The work of rehabilitation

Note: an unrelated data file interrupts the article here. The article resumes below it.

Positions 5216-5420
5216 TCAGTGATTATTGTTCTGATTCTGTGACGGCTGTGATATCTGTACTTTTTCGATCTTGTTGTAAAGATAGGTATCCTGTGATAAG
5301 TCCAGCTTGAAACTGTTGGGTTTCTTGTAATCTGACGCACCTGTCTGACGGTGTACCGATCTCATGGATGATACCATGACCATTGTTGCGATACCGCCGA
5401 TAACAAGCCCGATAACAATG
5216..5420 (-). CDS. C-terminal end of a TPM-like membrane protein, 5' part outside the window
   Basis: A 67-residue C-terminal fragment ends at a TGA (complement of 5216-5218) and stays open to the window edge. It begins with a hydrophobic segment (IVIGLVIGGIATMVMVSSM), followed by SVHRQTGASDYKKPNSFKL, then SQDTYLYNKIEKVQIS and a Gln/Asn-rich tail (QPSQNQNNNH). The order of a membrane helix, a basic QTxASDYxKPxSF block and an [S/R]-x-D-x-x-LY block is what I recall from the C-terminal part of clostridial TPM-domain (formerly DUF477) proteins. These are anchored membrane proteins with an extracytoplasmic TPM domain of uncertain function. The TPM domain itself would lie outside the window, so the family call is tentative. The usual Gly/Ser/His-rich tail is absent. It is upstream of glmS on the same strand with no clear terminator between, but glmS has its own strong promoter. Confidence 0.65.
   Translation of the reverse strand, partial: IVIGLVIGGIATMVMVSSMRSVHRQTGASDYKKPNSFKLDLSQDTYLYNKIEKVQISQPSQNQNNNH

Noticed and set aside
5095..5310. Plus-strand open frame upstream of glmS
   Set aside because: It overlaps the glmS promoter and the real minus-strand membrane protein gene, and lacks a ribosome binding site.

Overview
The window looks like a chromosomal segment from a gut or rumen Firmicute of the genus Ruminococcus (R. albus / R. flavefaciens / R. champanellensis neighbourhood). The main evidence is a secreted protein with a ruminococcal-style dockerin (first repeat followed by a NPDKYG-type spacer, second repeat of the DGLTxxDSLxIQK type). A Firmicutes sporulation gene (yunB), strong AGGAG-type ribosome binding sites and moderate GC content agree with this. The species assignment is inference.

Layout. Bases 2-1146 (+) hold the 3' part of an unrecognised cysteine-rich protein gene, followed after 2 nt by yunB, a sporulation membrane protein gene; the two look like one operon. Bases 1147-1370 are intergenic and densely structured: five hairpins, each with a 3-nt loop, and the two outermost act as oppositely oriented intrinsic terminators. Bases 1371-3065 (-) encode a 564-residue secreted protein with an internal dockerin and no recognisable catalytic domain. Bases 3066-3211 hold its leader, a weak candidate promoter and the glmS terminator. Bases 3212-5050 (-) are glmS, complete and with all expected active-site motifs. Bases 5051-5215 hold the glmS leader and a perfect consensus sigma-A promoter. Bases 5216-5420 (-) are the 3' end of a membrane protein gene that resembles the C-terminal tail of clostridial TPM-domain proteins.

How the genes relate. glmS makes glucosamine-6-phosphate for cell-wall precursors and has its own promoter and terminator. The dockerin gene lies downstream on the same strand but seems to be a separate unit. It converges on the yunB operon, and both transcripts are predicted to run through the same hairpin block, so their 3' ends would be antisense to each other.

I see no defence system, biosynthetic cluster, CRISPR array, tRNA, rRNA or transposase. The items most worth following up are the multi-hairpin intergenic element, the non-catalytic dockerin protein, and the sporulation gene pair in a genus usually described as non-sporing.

AbstractPurpose . To describe three years of activity of a rehabilitation unit and to make comparisons between clients who receive different levels of active rehabilitation. Method . A retrospective study set in an inpatient rehabilitation facility located in Dunedin, New Zealand, examining 874 inpatient admissions over three financial years (2000 – 2002). Outcome measures include Functional Independence Scores (FIM) at admission and discharge, length of stay, weekly gains in FIM scores, and changes in FIM sub-scores. Results . Assessment and rehabilitation patients made significant FIM gains in comparison to assessment only and social relief (respite care) patients. Assessment and rehabilitation patients showed greater gains in the Physical dimensions of the FIM in comparison to the Cognitive although this is probably a function of different scaling. Floor and ceiling effects were not present in the FIM. Conclusions . The interdisciplinary rehabilitation program brings about real functional and cognitive gains in a range of patients as measured with the FIM. This adds to the considerable body of research which documents FIM gains and further provides evidence that physical and cognitive gains differ.